Parents with younger kids are well familiar with the lined handwriting paper. This paper is the perfect learning tool for primary students and children who have some control of their motor skills, but preschoolers might struggle with writing on the lined paper.
Since preschoolers aren’t well suited for the lined handwriting papers, parents and guardians of young students might be at a loss for how to effectively guide their children through learning and perfecting their handwriting.
Read through this guide for some of the most effective ways – and the best resources to use – to help preschoolers learn handwriting.
1. Start with Big Spaces
Preschoolers function better in wider, open spaces. Most young children are not adept at writing on lined papers, no matter how big or wide the lines are. Sometimes, smaller spaces act as a learning barrier for younger kids.
Some bigger spaces your child can learn to write on are:
- Dry erase boards: These are great for teaching children to write because your child has ample space to draw all the weird lines and squiggles they enjoy drawing, and you can easily clean up after. If you buy magnetic dry erase boards, your children can also have fun learning how to identify letters and spell words with magnetic letters.
- Writing on the mirror: Kids will enjoy writing on vertical surfaces, and it’s a great way to help them develop the strength and motor skills they will need for writing. Writing in big letters is the best way your child will understand the lines, circles and curve that make up the different letters.
- Bigger writing papers: If your child shows signs of being ready to write on paper, there is no reason to hold them back. You can find larger handwriting sheets in stores, or you can find writing worksheets pdf for kindergarten online.
2. Build Their Fine Motor Muscles
Young children need to develop the muscles they need to enable easy and proper handwriting. It is important that you help them develop their motor skills at this age. The key here is to make the exercises fun and simple, and your kids won’t even realize they are doing any work. Here are some exercises your child can do:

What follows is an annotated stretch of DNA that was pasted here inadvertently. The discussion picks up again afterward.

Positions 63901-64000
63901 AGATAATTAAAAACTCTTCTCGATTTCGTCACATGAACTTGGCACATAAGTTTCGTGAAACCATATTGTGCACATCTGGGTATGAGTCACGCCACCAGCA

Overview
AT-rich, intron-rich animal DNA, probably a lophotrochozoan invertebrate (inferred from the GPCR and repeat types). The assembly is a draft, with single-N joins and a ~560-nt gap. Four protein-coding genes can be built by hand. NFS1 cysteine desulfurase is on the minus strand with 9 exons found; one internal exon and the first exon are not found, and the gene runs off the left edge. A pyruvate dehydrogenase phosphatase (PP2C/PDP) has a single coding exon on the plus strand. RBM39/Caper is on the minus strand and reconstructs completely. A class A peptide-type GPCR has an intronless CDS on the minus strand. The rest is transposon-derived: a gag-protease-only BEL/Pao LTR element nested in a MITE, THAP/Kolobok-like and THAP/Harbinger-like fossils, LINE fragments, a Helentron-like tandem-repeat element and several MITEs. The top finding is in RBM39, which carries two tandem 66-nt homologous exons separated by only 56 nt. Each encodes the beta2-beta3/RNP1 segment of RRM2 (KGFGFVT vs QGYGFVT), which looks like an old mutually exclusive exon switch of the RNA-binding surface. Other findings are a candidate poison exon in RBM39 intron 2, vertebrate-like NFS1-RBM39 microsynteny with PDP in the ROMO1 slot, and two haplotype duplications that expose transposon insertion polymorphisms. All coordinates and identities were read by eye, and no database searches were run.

- Play with toys that aid fine motor skills. Toys like stacking pegs and legos are kid favorites, and are also perfect for building fine motor skills.
- Small manipulatives
- Catching bugs and transferring them into a bowl with scoops, tweezers and tongs.
3. Teach your Kids with Letter Play
While your kids learn to write, it might be difficult for them to remember the letters of the alphabet, and how to write them properly. This is why you should incorporate learning the letters in small and meaningful ways. You can use writing worksheets pdf for kindergarten, visualize letters by playing fun games with your kids, or use age-appropriate flash cards.
4. Encourage Proper Grip
Sometimes, children hold the pencil the correct way the first time they pick it up, and other times, you will have to teach them the correct way to hold writing utensils. If your kids take a little longer in holding their pencils and crayons the correct way, encourage them with positive talk and gentle corrections. Some children are more determined to grip their writing utensils in the way that it pleases them, and you should remember that writing at this age is more about exploring and learning in a fun way.
Resources you can use to encourage proper pencil grip in your children are:
- Skinny markers
- Skinny and short crayons
- Painting with thin brushes